Apocrine ductal carcinoma
They are poorly differentiated and very aggressive in nature. It is often ulcerated and proliferative at the periphery. They usually grow slowly and surgical extirpation is the treatment of choice. These tumors do not have a high metastatic potential.
It is a non-malignant lesion. It is found in the age group of 4-13 years. Dogs at an increased risk include Cocker spaniel and Shih tzu. They are more common in the age group of 5-14 years. Cocker spaniels are at an increased risk. They are found within the ear canal and also the vertical ear canal. They tend to be exophytic (growing outward). Ulceration and secondary infection are common. In Cocker spaniels which have a higher incidence, it is very difficult distinguishing non-malignant neoplasms from the hyperplastic polypoid otitis externa (neoplastic inflammation of the outer ear and ear canal). These lesions generally have a dark brown appearance. Although ceruminous adenomas are slow growing, they cannot be surgically excised. Therefore ablation (removal of the material from the surface of an object by vaporization, or other erosive processes) of the ear may be necessary.
Ceruminous gland carcinoma
These tumors are relatively common in dogs. Dogs between 5-14 years of age have a higher incidence. Cocker spaniels are highly predisposed. Castrated (spayed) male dogs have a predilection for developing ceruminous carcinomas. They are usually proliferative, erosive and ulcerative growths. But they do not invasive and they rarely ruin the cartilage of the ear canal. It infiltrates the dermis and lymphatics (network that contains a clear fluid called lymph) and metastasizes to the parotid lymph node (lymph nodes found near the parotid gland). Surgical extirpation results in total ablation of the ear.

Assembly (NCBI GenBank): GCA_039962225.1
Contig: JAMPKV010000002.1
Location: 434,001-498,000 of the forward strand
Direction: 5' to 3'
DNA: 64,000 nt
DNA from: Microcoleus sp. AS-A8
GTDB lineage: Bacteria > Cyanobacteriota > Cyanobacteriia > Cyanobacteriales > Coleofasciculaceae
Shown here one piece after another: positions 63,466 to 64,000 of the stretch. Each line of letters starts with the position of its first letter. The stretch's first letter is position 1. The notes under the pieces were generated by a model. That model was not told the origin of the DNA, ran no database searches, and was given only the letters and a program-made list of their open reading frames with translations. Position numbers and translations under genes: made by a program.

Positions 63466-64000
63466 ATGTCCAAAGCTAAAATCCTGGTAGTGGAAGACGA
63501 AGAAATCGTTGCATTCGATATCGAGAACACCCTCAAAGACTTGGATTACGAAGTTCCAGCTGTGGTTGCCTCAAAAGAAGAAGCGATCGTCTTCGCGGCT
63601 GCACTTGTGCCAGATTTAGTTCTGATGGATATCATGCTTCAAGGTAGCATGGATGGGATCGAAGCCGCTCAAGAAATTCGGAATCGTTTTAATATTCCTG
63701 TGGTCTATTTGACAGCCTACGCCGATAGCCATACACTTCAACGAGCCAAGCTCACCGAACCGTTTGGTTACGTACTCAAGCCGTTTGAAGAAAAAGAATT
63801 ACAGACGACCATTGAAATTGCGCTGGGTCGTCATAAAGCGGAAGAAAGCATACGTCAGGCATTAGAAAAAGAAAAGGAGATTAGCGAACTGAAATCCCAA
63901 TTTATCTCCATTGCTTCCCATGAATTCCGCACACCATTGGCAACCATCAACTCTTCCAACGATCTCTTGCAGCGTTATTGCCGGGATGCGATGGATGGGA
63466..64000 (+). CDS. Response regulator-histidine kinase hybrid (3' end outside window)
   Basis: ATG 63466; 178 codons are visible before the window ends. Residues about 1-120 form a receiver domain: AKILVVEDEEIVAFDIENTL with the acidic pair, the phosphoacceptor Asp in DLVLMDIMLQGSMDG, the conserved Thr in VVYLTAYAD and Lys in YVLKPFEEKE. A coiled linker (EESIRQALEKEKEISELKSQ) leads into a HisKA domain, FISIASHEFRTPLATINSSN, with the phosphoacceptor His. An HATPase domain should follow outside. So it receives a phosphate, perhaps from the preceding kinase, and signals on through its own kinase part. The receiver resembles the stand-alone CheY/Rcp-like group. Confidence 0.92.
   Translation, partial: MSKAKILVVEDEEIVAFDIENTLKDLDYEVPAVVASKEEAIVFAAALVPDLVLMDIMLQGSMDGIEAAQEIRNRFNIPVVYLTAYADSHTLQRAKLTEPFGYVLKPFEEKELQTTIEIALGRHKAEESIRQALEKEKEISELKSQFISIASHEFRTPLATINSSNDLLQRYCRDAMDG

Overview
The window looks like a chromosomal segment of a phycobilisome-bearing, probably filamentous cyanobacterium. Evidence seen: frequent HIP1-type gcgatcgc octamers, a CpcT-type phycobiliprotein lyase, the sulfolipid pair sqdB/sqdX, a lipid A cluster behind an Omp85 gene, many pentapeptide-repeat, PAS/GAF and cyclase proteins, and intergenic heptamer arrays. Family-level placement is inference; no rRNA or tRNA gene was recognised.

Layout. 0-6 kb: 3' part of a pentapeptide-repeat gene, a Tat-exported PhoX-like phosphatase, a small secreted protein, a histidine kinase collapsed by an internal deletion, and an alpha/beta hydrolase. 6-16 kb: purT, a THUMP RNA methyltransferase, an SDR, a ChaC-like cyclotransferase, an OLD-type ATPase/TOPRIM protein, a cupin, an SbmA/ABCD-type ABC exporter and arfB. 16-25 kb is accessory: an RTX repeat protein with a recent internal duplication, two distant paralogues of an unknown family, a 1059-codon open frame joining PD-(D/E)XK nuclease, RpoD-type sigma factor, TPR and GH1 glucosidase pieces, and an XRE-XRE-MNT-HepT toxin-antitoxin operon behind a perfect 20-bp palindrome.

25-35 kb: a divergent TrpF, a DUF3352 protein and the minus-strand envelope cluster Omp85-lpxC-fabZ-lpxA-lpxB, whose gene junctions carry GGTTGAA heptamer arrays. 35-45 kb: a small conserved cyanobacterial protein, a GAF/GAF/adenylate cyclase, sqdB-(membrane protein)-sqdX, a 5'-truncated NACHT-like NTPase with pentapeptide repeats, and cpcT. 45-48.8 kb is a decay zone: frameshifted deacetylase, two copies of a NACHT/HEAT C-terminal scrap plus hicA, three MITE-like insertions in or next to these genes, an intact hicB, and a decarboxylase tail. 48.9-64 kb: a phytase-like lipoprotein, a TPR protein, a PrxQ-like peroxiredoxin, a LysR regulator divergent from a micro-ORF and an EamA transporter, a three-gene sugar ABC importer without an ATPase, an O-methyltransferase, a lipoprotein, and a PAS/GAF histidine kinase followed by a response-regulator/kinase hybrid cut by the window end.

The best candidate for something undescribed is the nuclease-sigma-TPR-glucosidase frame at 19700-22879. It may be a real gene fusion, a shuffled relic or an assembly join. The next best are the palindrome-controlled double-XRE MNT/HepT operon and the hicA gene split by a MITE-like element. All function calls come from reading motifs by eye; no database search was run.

Like any other cancer, the diagnostic techniques consist of a fine needle aspiration for microscopic examination of cell samples also called ‘cytology’. But histopathology is more important since the microscopic examination of specially prepared and stained tissue sections offers a better diagnosis. This is done at a specialized laboratory where the slides are examined by a veterinary pathologist. This information helps in determining the prognosis. It is also useful in deciding the course of action. Histopathology also rules out the presence of other cancers.
The treatment of choice for sweat gland and ceruminous gland adenocarcinomas is complete surgical excision. If it is a neoplasm of the ear canal, complete ear ablation may be necessary.
If the margins of the incision are free of tumor cells no additional treatment is required. But if surgical extirpation is not possible, vets opt for curative-intent radiation therapy since most of these tumors respond well to radiotherapy.
Prognosis is sorely dependent on histopathological findings.
Other types include:
Anal sac gland adenoma
This is a non-malignant lesion, but found very rarely in dogs. The lesions develop from the apocrine glands of the anal sac. It is very difficult to distinguish them from their malignant counterparts. There is not much information available on these tumors.
Anal sac gland carcinoma